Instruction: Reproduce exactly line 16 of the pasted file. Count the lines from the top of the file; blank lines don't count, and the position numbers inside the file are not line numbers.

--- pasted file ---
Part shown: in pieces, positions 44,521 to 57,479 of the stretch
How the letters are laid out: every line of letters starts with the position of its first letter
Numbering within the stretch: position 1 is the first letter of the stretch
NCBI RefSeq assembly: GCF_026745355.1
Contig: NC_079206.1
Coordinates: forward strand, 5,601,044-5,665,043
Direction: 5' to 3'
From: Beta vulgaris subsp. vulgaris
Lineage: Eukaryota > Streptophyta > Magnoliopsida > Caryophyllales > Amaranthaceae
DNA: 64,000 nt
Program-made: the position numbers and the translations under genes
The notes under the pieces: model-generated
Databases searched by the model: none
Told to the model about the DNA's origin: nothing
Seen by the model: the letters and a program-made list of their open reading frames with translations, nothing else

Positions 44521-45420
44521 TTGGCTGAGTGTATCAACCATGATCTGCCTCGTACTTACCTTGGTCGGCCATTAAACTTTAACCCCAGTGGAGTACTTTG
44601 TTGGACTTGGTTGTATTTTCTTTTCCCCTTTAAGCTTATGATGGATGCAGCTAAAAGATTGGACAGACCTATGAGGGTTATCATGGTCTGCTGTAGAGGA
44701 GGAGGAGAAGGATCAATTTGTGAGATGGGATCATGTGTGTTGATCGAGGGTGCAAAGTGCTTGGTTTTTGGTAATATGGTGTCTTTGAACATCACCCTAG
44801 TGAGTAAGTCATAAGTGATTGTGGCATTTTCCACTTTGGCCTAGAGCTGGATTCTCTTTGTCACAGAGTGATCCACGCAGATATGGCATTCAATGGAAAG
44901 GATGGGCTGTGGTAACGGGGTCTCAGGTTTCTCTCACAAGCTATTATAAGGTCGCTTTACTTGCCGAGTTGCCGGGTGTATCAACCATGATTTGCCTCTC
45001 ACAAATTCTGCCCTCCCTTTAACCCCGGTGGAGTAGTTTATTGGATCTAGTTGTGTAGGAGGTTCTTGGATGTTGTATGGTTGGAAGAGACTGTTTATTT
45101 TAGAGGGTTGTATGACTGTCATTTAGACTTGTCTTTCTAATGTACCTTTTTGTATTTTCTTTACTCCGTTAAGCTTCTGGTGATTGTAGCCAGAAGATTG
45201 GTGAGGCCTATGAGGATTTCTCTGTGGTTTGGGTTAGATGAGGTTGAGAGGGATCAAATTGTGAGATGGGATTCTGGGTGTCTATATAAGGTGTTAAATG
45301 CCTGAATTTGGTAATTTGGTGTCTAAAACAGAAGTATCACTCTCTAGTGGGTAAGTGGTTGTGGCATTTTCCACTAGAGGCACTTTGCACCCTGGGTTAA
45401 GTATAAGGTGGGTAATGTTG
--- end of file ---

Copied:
Positions 44521-45420